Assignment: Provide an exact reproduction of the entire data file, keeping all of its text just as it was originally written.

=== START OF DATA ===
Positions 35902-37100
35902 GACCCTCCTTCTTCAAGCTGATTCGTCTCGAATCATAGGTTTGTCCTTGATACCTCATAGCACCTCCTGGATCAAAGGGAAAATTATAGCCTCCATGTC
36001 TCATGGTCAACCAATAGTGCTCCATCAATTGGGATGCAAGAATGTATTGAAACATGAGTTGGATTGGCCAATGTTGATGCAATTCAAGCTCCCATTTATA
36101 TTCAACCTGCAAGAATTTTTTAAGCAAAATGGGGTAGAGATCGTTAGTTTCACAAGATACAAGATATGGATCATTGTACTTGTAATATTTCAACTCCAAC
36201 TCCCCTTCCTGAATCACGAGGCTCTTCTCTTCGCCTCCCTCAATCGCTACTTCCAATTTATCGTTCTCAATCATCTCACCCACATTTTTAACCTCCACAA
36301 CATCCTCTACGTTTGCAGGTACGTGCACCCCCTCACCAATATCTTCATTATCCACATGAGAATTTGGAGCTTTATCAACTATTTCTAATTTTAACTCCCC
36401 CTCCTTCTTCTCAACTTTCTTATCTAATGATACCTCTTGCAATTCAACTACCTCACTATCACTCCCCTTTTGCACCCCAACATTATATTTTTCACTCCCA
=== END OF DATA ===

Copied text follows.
Positions 35902-37100
35902 GACCCTCCTTCTTCAAGCTGATTCGTCTCGAATCATAGGTTTGTCCTTGATACCTCATAGCACCTCCTGGATCAAAGGGAAAATTATAGCCTCCATGTC
36001 TCATGGTCAACCAATAGTGCTCCATCAATTGGGATGCAAGAATGTATTGAAACATGAGTTGGATTGGCCAATGTTGATGCAATTCAAGCTCCCATTTATA
36101 TTCAACCTGCAAGAATTTTTTAAGCAAAATGGGGTAGAGATCGTTAGTTTCACAAGATACAAGATATGGATCATTGTACTTGTAATATTTCAACTCCAAC
36201 TCCCCTTCCTGAATCACGAGGCTCTTCTCTTCGCCTCCCTCAATCGCTACTTCCAATTTATCGTTCTCAATCATCTCACCCACATTTTTAACCTCCACAA
36301 CATCCTCTACGTTTGCAGGTACGTGCACCCCCTCACCAATATCTTCATTATCCACATGAGAATTTGGAGCTTTATCAACTATTTCTAATTTTAACTCCCC
36401 CTCCTTCTTCTCAACTTTCTTATCTAATGATACCTCTTGCAATTCAACTACCTCACTATCACTCCCCTTTTGCACCCCAACATTATATTTTTCACTCCCA